q=lambda o:[j for k in[*map(list,I.zip_longest(*o,fillvalue=' '))]+o for j in re.findall('\w+',''.join(k))]

Try it online!

  • \$\begingroup\$ You don't have to store the letter values in your answer. You can add p to the lambda's arguments and delete the dictionary and your answer will still be acceptable. Also what format is the input for your answer in? \$\endgroup\$ Jan 27, 2022 at 23:06
  • \$\begingroup\$ Also, if you change p to a function, you can save 6 bytes by changing sum(p[i]for i in j) to sum(map(p,j)) \$\endgroup\$ Jan 27, 2022 at 23:28
  • \$\begingroup\$ 294 bytes \$\endgroup\$
    – DialFrost
    Jan 28, 2022 at 3:23
  • 1
    \$\begingroup\$ Also, I'm pretty confident the \$16\$ for placing TOOTED should be \$18\$ (see my comment under OP), maybe you both have a similar bug (zip vs zip_longest?) EDIT: I tried adding spaces to pad the right, but I think your format function scuppers any attempt at that. \$\endgroup\$ Jan 28, 2022 at 21:31
  • 1
    \$\begingroup\$ @JonathanAllan Repeated words are allowed. I've clarified my challenge and added some test cases as well. \$\endgroup\$ Jan 29, 2022 at 19:15

Charcoal, 59 bytes

SθWS⊞υιUMυ⭆S⌈⟦λ↧§ιμ⟧IΣE⁺υE§υ⁰⭆υ§λκΣE⪪ι ∧∧‹¹Lλ№α⌊λΣE↥λ⊕§θ⌕αν

Try it online! Link is to verbose version of code. Takes as input:

  1. A string of 26 digits representing the values of the letter tiles minus 1.
  2. The previous board state, as a rectangular list of strings
  3. An empty line to delimit the two boards
  4. The new board state, as a rectangular list of strings

The two boards must be the same size rectangle. Explanation:


Input the decremented tile values.


Input the previous board state.


Input the new board state, but lowercase all letters that aren't new.


Loop over the new board and its transpose.


Map over each word and take the sum.


Only score words of at least two letters of which at least one is upper case.


Calculate the score of the word.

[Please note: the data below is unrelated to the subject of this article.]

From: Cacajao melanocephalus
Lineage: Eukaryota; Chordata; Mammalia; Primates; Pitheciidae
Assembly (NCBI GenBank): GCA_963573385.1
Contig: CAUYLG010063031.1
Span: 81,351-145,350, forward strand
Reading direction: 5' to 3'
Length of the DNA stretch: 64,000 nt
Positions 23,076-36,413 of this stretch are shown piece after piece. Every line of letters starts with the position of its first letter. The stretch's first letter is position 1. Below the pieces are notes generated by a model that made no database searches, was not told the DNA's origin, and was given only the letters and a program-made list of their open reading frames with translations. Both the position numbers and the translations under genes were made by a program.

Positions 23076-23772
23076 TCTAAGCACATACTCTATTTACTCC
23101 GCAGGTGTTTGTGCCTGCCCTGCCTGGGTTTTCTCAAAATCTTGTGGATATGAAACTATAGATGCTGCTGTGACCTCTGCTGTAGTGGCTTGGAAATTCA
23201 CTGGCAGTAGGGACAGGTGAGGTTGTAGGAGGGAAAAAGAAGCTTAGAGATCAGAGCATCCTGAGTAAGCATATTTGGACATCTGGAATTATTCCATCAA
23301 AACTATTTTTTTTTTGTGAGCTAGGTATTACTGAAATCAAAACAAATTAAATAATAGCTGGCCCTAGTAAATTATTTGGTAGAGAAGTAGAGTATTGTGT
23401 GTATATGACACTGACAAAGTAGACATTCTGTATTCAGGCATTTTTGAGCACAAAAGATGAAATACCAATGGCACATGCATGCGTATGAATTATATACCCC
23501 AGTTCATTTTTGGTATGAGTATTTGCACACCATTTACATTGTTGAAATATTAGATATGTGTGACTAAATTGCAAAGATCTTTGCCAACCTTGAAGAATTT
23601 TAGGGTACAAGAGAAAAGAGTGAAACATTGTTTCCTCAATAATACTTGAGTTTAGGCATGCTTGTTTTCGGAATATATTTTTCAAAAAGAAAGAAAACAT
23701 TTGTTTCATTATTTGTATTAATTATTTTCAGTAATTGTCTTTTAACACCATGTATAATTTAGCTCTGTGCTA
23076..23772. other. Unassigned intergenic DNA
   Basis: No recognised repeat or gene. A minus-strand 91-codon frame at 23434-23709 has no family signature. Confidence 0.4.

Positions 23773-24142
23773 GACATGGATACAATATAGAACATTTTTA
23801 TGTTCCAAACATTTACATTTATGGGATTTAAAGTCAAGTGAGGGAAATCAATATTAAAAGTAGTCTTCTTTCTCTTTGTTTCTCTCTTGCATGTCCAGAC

Output the final total.


Jelly, 20 bytes


A monadic Link that accepts a pair of boards (lists of lists of characters), the first being the board's state after the turn has been played, that yields the score. The boards must fully align, using spaces to pad as necessary.

Try it online! (The header is a Link that performs the lookup of the value of a tile by its character*)
Or see the test-suite.

* Blank tiles can be incorporated by using a new character, e.g. b, too.


,ZḲÇ€€$€€Ẏ)œ-"/ẎḊƇFS - Link: pair of lists of equal-length lists of characters
          )          - for each grid in the pair:
 Z                   -   tranpose
,                    -   pair the grid and its transpose
      $€€            -   for each line in each of those:
  Ḳ                  -     split at spaces
    €€               -     for each tile character in each of those:
   Ç                 -       call our tile value finding function
         Ẏ           -   tighten
              /      - reduce by:
             "       -   zip with:
           œ-        -     multiset difference
               Ẏ     - tighten
                 Ƈ   - keep only those for which:
                Ḋ    -   dequeue -> falsey for length one words
                  F  - flatten
                   S - sum

Clojure, 180 bytes

#(let[s(fn[x](frequencies(for[y(concat x(apply map vector x))w(partition-by #{\ }y):when(second w)]w)))b(s %2)](apply +(for[[k v](merge-with -(merge b(s %3))b)n k](*(or(% n)0)v))))

Try it online!

Anonymous function, accepts the three arguments in the order of: scoring map, board before, board after.